His executive order granted the U.S. Africa Command (AFRICOM) greater latitude in carrying out military operations inside the country against the al-Shabaab guerrilla movement. The operations no longer have to be approved at high levels in Washington nor do the officers have to show that U.S. lives are at stake and no civilian casualties will occur.
There is really no evidence that these parameters guided U.S. attacks in Somalia in the past. Though AFRICOM has often denied that its strikes and commando raids deliberately endanger civilians, this happens more often than not.
That doesn’t mean the Pentagon is speaking wildly. AFRICOM Commander Marine Corps Gen. Thomas Waldhauser said the actions were needed to avoid civilian casualties and avoid making make more enemies than the U.S. already has.
Trump claims that the Obama administration hampered the Pentagon’s capacity to defeat al-Shabaab. Yet the Obama White House continued the same routine bombing operations, funding and training of the African Union Mission to Somalia (AMISOM), maintenance of a CIA field station in Mogadishu and a flotilla of naval warships off the coast of the strategically located country in the Gulf of Aden as did previous administrations.
Washington has had a military posture toward Somalia since the Carter administration in the late 1970s. The Horn of Africa nation remains a source of instability throughout the region. Its people face a worsening situation regarding growing food insecurity and economic crisis. The transnational oil firms drilling for petroleum have brought few benefits to the people.
Drone strikes and aerial bombardments have resulted in deaths and injuries of thousands of Somalis since 2007. At that time the George W. Bush administration sought to undermine the ability of Somalis to determine their own destiny. Every Somali administration since that period has been under the political dominance of Washington and Wall Street, which has spread corruption and inefficiency. Hundreds of thousands of people face joblessness and starvation.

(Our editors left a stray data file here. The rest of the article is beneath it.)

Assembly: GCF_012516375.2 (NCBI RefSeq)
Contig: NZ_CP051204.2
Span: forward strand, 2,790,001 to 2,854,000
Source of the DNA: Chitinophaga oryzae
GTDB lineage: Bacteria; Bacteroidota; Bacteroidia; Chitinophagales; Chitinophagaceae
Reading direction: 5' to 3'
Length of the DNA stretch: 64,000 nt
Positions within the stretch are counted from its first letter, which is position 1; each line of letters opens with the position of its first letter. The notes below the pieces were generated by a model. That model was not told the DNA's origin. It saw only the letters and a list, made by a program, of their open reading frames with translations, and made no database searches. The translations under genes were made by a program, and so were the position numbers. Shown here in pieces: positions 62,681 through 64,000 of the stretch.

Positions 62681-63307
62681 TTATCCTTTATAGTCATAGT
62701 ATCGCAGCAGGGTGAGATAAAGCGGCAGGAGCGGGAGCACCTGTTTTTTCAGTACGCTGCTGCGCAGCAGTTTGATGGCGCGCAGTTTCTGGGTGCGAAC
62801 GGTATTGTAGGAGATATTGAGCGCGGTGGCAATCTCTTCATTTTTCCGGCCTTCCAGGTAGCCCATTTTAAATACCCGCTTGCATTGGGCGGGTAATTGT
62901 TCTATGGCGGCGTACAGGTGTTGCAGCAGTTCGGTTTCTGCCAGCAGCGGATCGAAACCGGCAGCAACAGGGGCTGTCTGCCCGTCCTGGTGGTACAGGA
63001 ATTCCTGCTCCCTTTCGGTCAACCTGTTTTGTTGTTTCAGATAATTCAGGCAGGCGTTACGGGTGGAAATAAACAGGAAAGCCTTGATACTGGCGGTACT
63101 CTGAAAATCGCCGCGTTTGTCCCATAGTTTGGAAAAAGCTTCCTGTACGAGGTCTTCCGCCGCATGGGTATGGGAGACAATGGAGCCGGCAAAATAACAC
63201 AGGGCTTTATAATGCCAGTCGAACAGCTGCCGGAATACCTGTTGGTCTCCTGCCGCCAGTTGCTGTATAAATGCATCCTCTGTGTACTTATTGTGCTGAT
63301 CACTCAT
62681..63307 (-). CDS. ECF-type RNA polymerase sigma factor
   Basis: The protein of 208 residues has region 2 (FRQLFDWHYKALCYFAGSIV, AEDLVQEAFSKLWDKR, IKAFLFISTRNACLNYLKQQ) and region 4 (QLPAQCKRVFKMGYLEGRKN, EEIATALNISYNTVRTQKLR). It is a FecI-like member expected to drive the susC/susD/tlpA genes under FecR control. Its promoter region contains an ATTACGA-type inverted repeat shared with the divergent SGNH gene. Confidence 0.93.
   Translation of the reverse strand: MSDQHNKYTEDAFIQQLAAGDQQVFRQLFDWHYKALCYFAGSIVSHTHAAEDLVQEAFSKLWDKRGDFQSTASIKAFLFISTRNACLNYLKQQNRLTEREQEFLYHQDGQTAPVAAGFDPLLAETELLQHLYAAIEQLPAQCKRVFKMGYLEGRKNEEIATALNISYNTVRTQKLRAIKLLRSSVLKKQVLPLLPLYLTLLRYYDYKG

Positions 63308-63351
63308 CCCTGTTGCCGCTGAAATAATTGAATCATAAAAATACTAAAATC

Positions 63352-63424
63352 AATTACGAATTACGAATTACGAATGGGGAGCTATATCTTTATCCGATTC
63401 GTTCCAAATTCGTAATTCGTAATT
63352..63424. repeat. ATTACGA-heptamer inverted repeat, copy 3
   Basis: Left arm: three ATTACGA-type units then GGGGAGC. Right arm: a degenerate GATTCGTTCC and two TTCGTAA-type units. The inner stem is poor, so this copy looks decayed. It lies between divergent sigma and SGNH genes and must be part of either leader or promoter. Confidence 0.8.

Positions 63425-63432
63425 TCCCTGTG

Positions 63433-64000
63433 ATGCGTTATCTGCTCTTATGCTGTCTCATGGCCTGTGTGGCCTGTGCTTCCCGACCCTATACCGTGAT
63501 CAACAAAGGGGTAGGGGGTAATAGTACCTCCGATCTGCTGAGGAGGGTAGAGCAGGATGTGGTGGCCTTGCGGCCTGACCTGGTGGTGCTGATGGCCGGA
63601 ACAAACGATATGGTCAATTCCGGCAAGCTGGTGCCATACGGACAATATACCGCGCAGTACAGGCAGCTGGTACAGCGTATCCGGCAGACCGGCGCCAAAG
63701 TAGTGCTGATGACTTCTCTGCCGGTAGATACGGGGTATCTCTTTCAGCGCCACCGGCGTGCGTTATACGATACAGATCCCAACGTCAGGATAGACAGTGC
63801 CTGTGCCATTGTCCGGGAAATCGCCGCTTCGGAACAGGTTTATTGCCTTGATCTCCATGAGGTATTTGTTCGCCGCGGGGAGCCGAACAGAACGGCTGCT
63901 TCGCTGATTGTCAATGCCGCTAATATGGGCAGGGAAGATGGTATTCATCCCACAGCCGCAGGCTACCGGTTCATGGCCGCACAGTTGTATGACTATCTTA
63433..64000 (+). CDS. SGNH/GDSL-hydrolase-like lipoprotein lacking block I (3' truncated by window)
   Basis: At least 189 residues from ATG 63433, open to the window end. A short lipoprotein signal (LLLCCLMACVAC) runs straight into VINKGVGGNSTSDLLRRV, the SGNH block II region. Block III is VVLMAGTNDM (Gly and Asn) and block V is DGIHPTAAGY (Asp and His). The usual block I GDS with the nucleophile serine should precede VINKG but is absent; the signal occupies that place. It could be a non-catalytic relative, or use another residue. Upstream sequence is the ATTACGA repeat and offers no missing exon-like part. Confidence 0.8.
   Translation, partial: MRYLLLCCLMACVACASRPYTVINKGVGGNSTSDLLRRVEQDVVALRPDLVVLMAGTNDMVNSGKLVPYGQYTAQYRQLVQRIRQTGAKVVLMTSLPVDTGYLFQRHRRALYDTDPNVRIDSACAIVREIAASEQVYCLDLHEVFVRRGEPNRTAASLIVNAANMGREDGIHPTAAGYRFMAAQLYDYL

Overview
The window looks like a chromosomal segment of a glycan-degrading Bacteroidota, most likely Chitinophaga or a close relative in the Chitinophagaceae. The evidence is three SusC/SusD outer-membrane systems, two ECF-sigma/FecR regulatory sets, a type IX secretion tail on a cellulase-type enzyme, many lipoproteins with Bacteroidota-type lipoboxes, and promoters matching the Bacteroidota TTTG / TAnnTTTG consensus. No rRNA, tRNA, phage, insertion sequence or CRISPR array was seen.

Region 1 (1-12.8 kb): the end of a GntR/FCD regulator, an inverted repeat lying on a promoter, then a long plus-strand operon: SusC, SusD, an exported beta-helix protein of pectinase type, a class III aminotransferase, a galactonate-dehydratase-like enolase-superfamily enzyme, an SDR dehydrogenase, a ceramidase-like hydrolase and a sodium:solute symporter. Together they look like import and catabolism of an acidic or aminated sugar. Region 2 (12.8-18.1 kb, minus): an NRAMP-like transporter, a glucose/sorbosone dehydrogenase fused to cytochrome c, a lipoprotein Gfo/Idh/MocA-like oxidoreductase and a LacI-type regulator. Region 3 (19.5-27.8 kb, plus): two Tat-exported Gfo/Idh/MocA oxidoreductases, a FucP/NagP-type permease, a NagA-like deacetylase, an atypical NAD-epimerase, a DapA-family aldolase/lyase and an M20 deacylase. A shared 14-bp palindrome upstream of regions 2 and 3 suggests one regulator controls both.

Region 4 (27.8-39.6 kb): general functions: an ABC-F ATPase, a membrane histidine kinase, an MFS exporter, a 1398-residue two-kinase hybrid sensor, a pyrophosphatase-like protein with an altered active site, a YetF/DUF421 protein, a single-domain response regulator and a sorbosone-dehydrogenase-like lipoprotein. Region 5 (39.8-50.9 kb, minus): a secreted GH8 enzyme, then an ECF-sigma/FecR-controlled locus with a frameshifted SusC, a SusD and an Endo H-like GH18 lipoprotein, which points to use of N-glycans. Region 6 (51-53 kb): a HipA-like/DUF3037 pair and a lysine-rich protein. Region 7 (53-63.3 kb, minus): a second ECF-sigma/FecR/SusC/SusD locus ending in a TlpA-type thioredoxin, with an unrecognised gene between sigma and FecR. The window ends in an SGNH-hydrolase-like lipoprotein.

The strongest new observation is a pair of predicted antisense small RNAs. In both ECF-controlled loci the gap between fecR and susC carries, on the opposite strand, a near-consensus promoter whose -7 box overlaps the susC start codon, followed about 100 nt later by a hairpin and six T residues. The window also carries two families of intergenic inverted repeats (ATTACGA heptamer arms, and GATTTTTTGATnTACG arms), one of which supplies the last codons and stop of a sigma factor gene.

Somalia’s newly elected administration headed by President Mohamed Abdulahi Mohamed, who holds a U.S. passport, declared a renewed war on al-Shabaab after giving its members 60 days to surrender. Nonetheless, the capacity of the federal government to maintain security even within the capital of Mogadishu has proven to be extremely limited.
Wave of attacks kills dozens
It was reported that at least 15 people were killed in a car bomb attack on April 9 aimed at assassinating the newly appointed military leader of the Somali Federal Government. This operation took place right in the heart of Mogadishu in the aftermath of the inauguration of Gen. Ahmed Mohamed Jimale.
A driver attempted to ram a vehicle into the convoy carrying Gen. Jimale. The military official survived the attack, which struck a minibus carrying commuters, causing most of the casualties.
Within 24 hours yet another attack took place when a soldier wearing military gear walked into the training academy and detonated a bomb. The academy is located in the western section of Mogadishu.
Also on April 10, a civil servant died when a bomb in his vehicle was detonated apparently through a remote control device in the Hamarweyne district of the capital.
Just the day before the attempt to assassinate Gen. Jimale, there was a major effort to seize a commercial cargo ship off the coast of the country by so-called pirates. The ship had 19 Filipino sailors aboard during the attack, which was only repelled due to the intervention of a joint Chinese and Indian anti-piracy patrol in the Gulf of Aden.
That incident was only one of five which have been reported over the last several weeks. Pirates recently took control of a Pakistani-owned ship transporting food off the coast of central Somalia. Later an Indian-owned vessel was commandeered and redirected for the purpose of seizing its goods.
U.S. policy undermines Somalia
Even with 22,000 Western-trained and funded AMISOM troops stationed in Somalia, the country still has not been stabilized. Trump’s directive will only create more death and destruction.
The humanitarian crisis in the country is worsening, with people fleeing to neighboring, war-torn Yemen. This country too is under siege by U.S.-backed forces led by Saudi Arabia and the Gulf Cooperation Council. A boat filled with Somali refugees was bombed by GCC’s U.S.-manufactured warplanes on March 17, killing many people as they attempted to travel along the Red Sea from Yemen to the Republic of Sudan.
An East African regional bloc of nations known as the Intergovernmental Authority on Development (IGAD) has failed to secure a ceasefire in Somalia. IGAD’s response to the recent bombings has been to threaten further military activity directed against al-Shabaab.
Yet the regional states in East Africa should condemn U.S. policy in Somalia, which has resulted in further militarization of the area, destabilizing the society and increasing the impoverishment of the people.